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UMass Donahue Institute

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Re-engaging a Remote Workforce with "Huddles"

Provided by our Organizational Development & Learning Solutions group

Like every organization, UMass Donahue has been challenged during Covid to keep our remote staff engaged and feeling like they are part of a larger organization. Adding to the challenge, our staff are spread across the country. Under the leadership of our new Executive Director Johan Uvin, we launched quarterly “All-Employee Virtual Huddles” to help build relationships, increase engagement and spark learning and strategic thinking across the entire organization.

  • What is a “Huddle”? Typically, a huddle refers to a group of co-workers who get together on a regular basis to discuss performance metrics. UMass Donahue has expanded this concept to also include opportunities to get to know each other better, enjoy artistic performances, and tackle big questions that face a public service organization like ours to help shape our strategies like: Thinking of society today, what are the key issues for which no good solution exists? Time for having fun together is also built-in, like with our recent Holiday Huddle where we had a trivia competition and raising money for charity through a silent auction featuring “hidden” talents of staff who volunteered things like yoga sessions, original artwork, cooking classes, etc.
  • What is the goal(s)? You should define your own Huddle goals depending on the audience and the outcomes you want for the event. During our most recent Holiday Huddle, our goals were:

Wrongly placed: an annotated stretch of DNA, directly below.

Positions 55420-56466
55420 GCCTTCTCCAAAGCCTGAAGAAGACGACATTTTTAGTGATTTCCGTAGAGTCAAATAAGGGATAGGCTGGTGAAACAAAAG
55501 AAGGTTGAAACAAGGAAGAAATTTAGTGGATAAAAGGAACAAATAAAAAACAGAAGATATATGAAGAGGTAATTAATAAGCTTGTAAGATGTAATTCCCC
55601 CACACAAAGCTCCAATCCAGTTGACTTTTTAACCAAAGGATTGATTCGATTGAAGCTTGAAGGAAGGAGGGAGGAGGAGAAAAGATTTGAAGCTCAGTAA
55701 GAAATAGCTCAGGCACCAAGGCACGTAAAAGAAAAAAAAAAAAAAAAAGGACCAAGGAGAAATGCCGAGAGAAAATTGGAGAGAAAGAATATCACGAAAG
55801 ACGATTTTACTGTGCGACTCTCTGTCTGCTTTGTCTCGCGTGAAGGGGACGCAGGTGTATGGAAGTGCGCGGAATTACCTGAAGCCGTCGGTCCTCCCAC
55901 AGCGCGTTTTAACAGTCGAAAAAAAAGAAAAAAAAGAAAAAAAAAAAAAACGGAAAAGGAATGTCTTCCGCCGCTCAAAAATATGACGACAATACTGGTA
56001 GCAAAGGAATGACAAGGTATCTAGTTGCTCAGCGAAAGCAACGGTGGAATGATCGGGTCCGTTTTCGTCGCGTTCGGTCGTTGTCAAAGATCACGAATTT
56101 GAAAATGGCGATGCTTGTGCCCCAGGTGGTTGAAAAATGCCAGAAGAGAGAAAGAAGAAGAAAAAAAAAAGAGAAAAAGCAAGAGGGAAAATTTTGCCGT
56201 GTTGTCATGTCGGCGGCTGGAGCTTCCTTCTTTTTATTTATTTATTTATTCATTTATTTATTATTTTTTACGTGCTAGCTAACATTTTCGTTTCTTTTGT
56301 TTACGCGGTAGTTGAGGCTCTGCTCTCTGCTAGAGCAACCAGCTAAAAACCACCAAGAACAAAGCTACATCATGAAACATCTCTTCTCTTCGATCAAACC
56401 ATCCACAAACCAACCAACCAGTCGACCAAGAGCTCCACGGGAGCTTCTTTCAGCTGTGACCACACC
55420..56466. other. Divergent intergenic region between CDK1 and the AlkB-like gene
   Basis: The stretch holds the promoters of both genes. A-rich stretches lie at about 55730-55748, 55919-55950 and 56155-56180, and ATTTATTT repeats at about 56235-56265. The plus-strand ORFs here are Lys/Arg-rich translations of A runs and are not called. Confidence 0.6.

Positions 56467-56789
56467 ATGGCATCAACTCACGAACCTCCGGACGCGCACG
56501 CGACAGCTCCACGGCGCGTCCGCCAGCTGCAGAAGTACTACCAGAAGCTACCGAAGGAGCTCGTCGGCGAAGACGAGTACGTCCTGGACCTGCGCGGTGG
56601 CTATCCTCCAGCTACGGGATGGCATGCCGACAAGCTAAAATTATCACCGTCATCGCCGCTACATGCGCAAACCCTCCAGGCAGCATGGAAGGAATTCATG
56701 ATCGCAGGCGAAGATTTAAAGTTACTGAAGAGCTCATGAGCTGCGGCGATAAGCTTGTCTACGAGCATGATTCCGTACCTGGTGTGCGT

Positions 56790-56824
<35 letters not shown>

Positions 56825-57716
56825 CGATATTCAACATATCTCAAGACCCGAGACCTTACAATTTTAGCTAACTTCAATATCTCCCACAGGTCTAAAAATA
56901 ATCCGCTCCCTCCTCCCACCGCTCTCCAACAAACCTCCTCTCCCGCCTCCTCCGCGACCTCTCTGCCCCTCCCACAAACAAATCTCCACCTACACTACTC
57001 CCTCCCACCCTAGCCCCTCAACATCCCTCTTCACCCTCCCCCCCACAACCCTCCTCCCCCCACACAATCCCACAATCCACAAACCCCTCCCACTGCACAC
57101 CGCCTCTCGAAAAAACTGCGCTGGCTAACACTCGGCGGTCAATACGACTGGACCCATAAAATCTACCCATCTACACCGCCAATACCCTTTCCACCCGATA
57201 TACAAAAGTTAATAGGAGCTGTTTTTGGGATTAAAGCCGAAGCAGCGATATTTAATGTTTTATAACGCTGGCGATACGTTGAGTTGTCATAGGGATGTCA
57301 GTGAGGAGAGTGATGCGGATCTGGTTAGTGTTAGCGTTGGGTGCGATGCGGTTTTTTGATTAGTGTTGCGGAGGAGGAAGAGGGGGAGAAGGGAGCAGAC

• Get to know each other better
    • Celebrate and reflect together on this time of year in whatever way we each do
    • Raise money for charity
    • Have a good time
  • How do you design a virtual huddle? Holding a successful huddle takes a lot of work and planning, and should start at least 2 months prior to your Huddle date. Our recommendation is to define a cross-functional planning team that will bring ideas from across your organization and form subcommittees (as needed) to tackle specific sections of the agenda. We also recommend having two co-chairs. It’s also critical to have at least two people who are skilled at virtual meeting platforms like Zoom be part of your planning group so they can help design all activities and support the event on the day of.
  • How often should you have a virtual huddle? There are no simple answers. If the Huddle will focus on a smaller group that already works together on a regular basis, the huddle can be shorter and more frequent. At UMass Donahue, our huddles bring together over 150 staff from different business units and geographies so we are running them quarterly for three hours each.
  • What are the benefits? Like team building, huddles have many benefits. Huddles, when designed correctly, promote a sense of belonging, collaboration, increased energy, and re-engagement! Huddles not only deepen employee engagement but also open up planning and decision-making processes and structures to engage the broadest group of employees possible.
  • What are challenges or issues to watch out for? Any type of Huddle can become boring and mundane if not designed carefully. But be cautious to not over-design your Huddles and have the complexities sap the energy out of the interactions.  We recommend sending out a short survey immediately following the event to get feedback and suggestions on what worked well and what didn’t and to gauge how well you met the event’s goals.
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University of Massachusetts Amherst

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